The variety of enemies in the game is sufficient to keep your satisfaction at bay, although more would have been most welcoming. Each monster type has a unique manner of attacking; two different types of enemies that rush at you can do it in different ways, for example. A Numbskull tackles you in one jump while the tougher Wretched Louts makes a clean dash. It goes without saying that the higher you climb, the tougher the enemies you’ll encounter. Some may often sport a yellow armor to boost their defensive capabilities (larger sum of HP and the protection from flinching). Regardless of that, it feels good to slay the challenging foes, but it’s frightening to look at your HP afterward.
The Boss Battles
Each biome has its own dedicated boss and sometimes even mini-bosses. They put up a mighty fight and their attack styles are worthy of their titles. As your character gets inevitably stronger, they become easier to slay. They will, of course, take some of your HP along with them. Depending on how good you are at the game and how effective your upgrades are determine just how much HP.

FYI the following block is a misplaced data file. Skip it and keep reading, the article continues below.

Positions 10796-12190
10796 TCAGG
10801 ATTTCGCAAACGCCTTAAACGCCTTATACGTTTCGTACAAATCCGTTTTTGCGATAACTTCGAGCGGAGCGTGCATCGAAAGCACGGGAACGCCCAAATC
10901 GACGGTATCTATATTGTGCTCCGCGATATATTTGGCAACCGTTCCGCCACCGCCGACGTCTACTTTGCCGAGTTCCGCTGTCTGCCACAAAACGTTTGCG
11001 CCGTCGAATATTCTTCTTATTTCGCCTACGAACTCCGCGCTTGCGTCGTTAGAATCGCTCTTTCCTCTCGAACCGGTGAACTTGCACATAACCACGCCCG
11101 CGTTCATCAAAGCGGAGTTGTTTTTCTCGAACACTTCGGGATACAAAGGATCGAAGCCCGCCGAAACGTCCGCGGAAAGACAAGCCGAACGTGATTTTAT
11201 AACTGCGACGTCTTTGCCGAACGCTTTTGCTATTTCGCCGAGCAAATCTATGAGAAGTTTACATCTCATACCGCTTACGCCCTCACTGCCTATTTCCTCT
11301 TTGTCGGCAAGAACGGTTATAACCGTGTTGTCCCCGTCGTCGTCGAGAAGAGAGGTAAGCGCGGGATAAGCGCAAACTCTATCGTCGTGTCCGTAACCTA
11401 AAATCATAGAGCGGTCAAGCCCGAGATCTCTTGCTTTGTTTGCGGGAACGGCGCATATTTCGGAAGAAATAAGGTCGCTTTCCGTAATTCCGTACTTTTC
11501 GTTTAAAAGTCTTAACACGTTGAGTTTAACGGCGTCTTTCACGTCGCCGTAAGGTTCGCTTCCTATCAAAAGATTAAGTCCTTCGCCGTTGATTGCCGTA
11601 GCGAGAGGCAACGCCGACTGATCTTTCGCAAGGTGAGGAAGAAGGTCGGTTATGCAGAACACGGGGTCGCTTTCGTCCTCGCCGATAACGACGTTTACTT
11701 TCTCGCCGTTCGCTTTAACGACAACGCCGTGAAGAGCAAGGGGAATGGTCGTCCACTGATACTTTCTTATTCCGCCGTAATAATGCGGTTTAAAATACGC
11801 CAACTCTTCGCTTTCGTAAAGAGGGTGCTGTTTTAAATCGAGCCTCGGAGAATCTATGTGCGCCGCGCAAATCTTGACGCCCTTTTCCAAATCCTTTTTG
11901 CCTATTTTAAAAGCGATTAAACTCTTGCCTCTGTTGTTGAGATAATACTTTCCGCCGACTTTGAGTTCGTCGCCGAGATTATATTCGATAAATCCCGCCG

You’ll have to fight them multiple times as you’ll be replaying each biome. This can normally get repetitive, but Hades stirs up the playing ground by introducing different bosses or tougher variants. The aesthetics aren’t the only difference. The upgraded version of the boss will play differently but maintain the original’s body structure. They can also be harder to eliminate, so extreme caution is a necessity.